Watson Institute for International and Public Affairs
Center for Human Rights and Humanitarian Studies (CHRHS)

Negotiating Humanitarian Access and Civil Military Coordination in Burkina Faso, Haiti, and Ethiopia: Key Challenges and Lessons Learned

In collaboration with the World Food Programme (WFP), this research project will compare different types of humanitarian responses in three different country contexts. Each response context will feature heavy non-state armed group involvement and/or the presence of an ‘assertive state government.’ An assertive government is a state that has taken hostile stances and/or actions against the delivery of external humanitarian assistance, despite the lack of internal capacity or will to provide needed assistance themselves.

This research effort will deepen and expand the understanding of the critical role civilian-military coordination plays during humanitarian responses in contexts with restricted access. It will aid in the development of evidence-based research to document best practices and key challenges in both manmade and natural disasters where either state governments or NSAGs (or both) have historically blocked external aid.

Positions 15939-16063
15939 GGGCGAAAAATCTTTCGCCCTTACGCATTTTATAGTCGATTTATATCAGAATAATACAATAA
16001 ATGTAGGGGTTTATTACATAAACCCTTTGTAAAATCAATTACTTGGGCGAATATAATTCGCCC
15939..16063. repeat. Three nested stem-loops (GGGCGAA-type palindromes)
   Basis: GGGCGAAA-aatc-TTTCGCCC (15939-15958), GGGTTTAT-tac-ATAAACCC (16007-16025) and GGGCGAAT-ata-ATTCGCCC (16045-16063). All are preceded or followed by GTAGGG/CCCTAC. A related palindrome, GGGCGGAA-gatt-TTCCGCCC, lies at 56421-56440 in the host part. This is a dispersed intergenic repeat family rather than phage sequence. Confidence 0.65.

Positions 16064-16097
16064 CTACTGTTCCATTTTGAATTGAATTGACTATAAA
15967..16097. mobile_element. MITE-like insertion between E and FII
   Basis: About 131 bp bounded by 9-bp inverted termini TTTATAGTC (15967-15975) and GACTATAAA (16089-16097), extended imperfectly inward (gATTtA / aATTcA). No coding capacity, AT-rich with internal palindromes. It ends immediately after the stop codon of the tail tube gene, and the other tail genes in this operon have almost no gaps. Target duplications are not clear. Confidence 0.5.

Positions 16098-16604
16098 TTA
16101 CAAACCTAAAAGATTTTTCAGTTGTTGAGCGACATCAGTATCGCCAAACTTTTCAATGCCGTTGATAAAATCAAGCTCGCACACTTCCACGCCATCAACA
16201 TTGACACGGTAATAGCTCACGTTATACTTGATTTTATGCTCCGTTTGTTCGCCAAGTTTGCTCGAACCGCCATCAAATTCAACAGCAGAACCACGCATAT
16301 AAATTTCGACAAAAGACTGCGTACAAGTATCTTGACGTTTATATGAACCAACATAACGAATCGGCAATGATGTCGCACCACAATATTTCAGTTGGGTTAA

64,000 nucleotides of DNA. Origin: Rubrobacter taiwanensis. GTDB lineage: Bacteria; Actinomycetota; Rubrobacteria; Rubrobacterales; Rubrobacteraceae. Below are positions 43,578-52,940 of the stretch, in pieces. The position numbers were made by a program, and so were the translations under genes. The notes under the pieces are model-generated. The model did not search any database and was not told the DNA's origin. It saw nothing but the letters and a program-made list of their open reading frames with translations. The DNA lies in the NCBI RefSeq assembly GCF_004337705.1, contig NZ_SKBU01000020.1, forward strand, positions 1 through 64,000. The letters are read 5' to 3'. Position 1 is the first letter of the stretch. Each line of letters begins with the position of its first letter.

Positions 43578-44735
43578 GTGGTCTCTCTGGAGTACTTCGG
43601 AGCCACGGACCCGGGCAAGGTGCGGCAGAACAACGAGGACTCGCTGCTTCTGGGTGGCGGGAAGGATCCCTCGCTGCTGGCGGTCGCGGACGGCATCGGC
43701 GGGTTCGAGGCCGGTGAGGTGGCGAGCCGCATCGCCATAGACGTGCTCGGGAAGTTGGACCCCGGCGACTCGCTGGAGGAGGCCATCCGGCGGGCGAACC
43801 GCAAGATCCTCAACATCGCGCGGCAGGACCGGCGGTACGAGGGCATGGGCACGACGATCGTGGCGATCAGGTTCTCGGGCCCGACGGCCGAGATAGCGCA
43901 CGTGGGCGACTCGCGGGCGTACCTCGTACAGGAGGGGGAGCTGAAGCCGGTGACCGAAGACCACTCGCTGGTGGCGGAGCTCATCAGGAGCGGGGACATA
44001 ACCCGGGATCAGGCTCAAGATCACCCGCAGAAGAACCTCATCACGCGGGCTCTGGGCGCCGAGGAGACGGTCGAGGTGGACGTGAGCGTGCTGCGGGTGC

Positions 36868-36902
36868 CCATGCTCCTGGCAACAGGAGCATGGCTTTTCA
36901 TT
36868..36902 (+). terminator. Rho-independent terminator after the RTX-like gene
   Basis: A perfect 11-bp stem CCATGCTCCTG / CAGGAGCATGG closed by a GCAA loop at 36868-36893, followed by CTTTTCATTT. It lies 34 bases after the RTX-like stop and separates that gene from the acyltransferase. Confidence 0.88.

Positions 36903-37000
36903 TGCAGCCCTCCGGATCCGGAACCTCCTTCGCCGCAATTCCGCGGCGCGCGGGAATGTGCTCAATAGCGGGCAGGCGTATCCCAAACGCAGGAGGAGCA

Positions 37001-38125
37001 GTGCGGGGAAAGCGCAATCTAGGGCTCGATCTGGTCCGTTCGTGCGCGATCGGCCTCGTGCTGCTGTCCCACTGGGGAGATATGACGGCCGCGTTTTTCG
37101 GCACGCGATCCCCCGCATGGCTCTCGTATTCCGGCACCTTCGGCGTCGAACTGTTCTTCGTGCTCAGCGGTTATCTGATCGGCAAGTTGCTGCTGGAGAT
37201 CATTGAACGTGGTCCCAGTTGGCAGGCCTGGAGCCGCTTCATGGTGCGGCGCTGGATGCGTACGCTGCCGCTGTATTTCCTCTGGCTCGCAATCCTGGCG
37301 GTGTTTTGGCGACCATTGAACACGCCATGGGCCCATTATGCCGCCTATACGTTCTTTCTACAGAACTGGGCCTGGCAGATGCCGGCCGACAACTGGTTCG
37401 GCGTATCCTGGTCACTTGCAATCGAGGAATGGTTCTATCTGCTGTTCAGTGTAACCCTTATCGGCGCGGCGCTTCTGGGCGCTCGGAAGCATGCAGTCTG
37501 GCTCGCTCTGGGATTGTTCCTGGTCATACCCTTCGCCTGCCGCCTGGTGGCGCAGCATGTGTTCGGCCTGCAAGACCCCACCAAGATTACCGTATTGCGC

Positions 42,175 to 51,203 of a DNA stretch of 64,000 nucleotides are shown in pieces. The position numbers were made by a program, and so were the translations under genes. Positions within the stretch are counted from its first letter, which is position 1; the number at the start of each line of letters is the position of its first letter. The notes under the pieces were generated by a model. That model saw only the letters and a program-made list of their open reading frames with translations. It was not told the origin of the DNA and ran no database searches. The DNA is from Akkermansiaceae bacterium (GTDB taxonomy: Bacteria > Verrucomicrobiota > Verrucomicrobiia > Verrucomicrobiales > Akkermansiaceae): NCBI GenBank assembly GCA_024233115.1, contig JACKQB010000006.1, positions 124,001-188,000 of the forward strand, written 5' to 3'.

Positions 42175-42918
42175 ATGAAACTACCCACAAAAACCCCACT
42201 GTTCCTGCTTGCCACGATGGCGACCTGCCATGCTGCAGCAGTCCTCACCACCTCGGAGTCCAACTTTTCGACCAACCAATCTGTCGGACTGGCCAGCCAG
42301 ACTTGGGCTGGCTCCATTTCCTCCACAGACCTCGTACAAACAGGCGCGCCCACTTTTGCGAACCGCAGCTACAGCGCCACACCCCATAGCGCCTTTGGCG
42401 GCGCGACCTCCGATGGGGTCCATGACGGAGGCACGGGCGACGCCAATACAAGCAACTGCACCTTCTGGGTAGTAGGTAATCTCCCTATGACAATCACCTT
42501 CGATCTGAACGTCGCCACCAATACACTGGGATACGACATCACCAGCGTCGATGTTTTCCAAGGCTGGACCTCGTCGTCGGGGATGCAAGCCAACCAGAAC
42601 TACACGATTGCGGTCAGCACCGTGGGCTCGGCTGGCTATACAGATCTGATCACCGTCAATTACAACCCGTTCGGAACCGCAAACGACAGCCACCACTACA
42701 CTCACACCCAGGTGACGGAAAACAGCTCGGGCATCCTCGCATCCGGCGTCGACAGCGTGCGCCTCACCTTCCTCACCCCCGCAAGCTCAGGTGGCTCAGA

The project has three primary objectives:

 1.  Conduct key informant interviews with humanitarian responders (humanitarians, NGOs, local civil society, local emergency management) in three contexts (Haiti, Burkina Faso, and Ethiopia) in which WFP civmil played a significant role

2. Use a grounded theory approach to identify common themes around civil-military coordination in restricted access environments as well as possible solutions that were implemented in these environments

3.  Disseminate research findings on key innovations and challenges to key stakeholders within WFP and beyond